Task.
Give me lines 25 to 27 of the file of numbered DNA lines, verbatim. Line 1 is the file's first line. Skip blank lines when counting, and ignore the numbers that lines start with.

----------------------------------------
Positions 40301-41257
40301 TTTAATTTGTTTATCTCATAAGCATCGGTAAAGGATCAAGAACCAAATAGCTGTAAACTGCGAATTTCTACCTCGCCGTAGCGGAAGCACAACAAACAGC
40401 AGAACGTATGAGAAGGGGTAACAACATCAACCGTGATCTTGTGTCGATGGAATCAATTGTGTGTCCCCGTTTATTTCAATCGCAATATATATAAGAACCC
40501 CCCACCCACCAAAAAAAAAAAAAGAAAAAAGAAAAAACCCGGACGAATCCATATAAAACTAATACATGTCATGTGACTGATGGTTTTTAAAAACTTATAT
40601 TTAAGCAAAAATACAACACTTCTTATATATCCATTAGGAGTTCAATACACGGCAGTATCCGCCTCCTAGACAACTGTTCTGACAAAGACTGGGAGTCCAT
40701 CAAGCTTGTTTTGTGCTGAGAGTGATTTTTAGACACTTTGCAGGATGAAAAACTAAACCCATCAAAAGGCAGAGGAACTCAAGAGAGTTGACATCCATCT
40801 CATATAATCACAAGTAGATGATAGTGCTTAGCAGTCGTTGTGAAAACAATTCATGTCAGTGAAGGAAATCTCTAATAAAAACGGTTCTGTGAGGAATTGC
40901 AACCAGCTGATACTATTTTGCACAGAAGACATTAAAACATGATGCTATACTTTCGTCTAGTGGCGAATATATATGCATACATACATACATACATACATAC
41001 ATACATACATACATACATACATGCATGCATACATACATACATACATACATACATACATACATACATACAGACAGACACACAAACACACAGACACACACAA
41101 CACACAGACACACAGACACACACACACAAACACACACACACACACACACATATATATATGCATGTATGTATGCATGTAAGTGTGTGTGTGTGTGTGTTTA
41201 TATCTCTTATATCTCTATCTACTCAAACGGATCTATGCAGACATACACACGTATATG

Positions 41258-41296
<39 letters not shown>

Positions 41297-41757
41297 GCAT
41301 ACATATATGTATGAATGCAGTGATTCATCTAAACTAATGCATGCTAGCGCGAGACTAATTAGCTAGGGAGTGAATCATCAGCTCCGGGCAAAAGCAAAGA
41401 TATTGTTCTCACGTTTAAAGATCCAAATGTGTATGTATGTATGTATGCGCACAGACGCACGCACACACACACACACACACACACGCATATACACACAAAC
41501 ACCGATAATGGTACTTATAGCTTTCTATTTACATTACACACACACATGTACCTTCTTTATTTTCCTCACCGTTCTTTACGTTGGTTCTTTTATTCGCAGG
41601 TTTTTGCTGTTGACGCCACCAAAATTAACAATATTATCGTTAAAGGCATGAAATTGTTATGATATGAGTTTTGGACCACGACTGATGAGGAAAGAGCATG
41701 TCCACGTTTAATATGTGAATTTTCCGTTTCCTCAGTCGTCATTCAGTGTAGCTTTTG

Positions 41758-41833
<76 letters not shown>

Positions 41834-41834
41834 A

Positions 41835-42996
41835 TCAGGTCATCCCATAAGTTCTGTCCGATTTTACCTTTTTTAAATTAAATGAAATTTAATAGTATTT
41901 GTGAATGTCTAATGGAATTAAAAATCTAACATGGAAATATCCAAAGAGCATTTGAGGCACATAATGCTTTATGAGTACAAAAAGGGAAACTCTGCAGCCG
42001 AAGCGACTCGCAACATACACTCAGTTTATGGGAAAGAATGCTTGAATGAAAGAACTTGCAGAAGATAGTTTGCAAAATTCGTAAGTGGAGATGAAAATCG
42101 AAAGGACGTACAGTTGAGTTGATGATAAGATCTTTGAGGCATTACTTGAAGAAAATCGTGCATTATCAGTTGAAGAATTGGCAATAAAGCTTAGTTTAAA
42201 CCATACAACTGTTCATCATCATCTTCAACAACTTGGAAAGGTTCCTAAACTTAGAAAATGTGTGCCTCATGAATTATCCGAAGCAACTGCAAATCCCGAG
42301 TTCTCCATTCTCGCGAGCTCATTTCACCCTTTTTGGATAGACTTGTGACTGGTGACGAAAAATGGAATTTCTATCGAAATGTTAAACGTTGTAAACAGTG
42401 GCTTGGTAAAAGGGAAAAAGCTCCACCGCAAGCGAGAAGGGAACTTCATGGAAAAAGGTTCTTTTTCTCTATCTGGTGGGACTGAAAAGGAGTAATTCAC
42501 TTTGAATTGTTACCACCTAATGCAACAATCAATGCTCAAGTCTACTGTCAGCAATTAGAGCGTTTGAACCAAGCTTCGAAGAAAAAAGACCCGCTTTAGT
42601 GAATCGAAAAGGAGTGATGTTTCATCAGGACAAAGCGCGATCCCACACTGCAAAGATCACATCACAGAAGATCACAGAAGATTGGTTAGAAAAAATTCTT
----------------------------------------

Positions 41835-42996
41835 TCAGGTCATCCCATAAGTTCTGTCCGATTTTACCTTTTTTAAATTAAATGAAATTTAATAGTATTT
41901 GTGAATGTCTAATGGAATTAAAAATCTAACATGGAAATATCCAAAGAGCATTTGAGGCACATAATGCTTTATGAGTACAAAAAGGGAAACTCTGCAGCCG